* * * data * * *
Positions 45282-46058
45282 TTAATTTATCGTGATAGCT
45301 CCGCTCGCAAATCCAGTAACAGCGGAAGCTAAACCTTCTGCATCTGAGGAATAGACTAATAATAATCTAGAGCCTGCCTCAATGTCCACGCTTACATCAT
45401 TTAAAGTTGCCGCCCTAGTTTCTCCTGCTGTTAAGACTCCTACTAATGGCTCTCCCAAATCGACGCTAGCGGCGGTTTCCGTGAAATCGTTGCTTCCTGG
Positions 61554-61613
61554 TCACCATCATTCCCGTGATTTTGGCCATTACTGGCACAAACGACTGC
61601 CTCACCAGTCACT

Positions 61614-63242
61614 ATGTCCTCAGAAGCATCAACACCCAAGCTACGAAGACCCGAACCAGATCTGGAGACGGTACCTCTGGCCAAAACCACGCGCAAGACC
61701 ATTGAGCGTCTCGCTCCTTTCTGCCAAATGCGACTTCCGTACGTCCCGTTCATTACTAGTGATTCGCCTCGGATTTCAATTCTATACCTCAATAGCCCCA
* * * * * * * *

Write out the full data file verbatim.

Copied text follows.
Positions 45282-46058
45282 TTAATTTATCGTGATAGCT
45301 CCGCTCGCAAATCCAGTAACAGCGGAAGCTAAACCTTCTGCATCTGAGGAATAGACTAATAATAATCTAGAGCCTGCCTCAATGTCCACGCTTACATCAT
45401 TTAAAGTTGCCGCCCTAGTTTCTCCTGCTGTTAAGACTCCTACTAATGGCTCTCCCAAATCGACGCTAGCGGCGGTTTCCGTGAAATCGTTGCTTCCTGG
Positions 61554-61613
61554 TCACCATCATTCCCGTGATTTTGGCCATTACTGGCACAAACGACTGC
61601 CTCACCAGTCACT

Positions 61614-63242
61614 ATGTCCTCAGAAGCATCAACACCCAAGCTACGAAGACCCGAACCAGATCTGGAGACGGTACCTCTGGCCAAAACCACGCGCAAGACC
61701 ATTGAGCGTCTCGCTCCTTTCTGCCAAATGCGACTTCCGTACGTCCCGTTCATTACTAGTGATTCGCCTCGGATTTCAATTCTATACCTCAATAGCCCCA